Monument Making

I’d like to share a few thoughts with you about your leadership and the culture of your followers. But before I do, please take a moment (a total of six minutes and a few seconds) to watch both of my videos.

Thank you in advance for doing so.

Now, let’s talk.

Culture is an expression of both history and the past. The things you choose to celebrate, to honor at a particular time of the year, to commemorate in an award or special recognition, the places that have a special meaning attached to them, and so on, these are the conscious expressions of the culture of your group, your team, your organization. This is history, the hole dug next to the path in the story I told on the video.

However, culture is also an expression of much more. Culture expresses the past, and the past is more than history. The past is everything that has happened down to this instant. That goes for your followers, too. Everything that has happened to them—both collectively and individually—feeds into their culture. The past is in you and your followers in ways you are aware of and, inevitably, in ways you’re not aware of. In either event, the past affects culture.

If you and I were actually together right now, I’d ask you if any questions came to your mind at this point.

A question comes to my mind and I’m curious if it comes to yours, too.

Do the past and history align? Do they reinforce and fit together in the our group’s culture? (Remember, you can replace group with team, department, division, or any other entity that works for you.)

My answer: not always.

And from a leadership perspective, therein lies an enormous challenge. What if our culture has a history and a past that conflict?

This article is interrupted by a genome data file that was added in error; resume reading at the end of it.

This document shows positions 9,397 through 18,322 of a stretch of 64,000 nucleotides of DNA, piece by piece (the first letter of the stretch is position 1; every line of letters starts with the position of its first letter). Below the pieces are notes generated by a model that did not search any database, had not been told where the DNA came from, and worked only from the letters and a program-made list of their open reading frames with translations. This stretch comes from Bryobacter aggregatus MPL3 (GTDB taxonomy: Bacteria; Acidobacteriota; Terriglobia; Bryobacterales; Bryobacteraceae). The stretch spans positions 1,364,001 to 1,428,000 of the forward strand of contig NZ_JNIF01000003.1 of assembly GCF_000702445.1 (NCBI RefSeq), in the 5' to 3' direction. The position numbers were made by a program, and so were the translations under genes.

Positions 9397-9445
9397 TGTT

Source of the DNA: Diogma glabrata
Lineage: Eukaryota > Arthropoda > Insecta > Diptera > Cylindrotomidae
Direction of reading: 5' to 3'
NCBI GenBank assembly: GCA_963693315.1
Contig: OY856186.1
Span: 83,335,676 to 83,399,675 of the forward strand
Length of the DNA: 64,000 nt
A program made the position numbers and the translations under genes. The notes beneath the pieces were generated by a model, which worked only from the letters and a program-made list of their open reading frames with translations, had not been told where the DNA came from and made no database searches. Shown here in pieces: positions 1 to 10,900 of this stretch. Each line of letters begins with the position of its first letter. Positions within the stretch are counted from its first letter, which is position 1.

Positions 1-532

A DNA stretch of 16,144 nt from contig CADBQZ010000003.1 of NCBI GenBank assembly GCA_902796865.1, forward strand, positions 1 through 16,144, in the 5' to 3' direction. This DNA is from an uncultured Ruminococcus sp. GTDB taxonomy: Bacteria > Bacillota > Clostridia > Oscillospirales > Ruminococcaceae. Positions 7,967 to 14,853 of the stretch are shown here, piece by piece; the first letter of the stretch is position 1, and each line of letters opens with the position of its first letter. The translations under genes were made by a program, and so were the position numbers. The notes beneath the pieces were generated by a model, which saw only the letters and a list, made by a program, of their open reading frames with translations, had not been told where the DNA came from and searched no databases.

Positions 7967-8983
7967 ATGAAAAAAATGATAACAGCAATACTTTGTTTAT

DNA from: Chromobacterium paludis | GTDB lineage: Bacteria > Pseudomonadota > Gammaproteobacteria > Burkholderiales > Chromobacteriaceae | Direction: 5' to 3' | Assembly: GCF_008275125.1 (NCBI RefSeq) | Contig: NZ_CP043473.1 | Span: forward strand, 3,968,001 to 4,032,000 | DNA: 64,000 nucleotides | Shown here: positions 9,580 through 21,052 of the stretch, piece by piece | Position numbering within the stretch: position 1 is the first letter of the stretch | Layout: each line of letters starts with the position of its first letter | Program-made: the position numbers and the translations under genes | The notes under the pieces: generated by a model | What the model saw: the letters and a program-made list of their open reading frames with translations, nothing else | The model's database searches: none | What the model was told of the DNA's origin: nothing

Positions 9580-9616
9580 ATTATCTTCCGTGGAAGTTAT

I ask you to consider taking the time to do two things. First, list out the actual examples of your team’s culture-as-history. Think of it over the course of a year. Parties, celebrations, honors, awards, gatherings, and consciously shared memories are just a few illustrations from which you can draw. Think too about emails, memos, or newsletters that also contain history-oriented expressions of your group’s culture. Second, and this is the trickier part, ask a few trusted followers what they think of when reflecting on the group’s past. Ask what they think others in the group might say. Add your own input here as well—what do you see when you think of your group’s past?

Let’s re-pose the question from above: does your group’s history and past support each other? And what does your honest answer suggest about how your culture affects the performance of your group?

Interesting stuff, it seems to me. Edward Winslow, Stephen Hopkins, and Squanto would all agree!

If you’d like to talk more about this, just let me know. I’m happy to do so via email (; phone (317-407-3687), or face-to-face.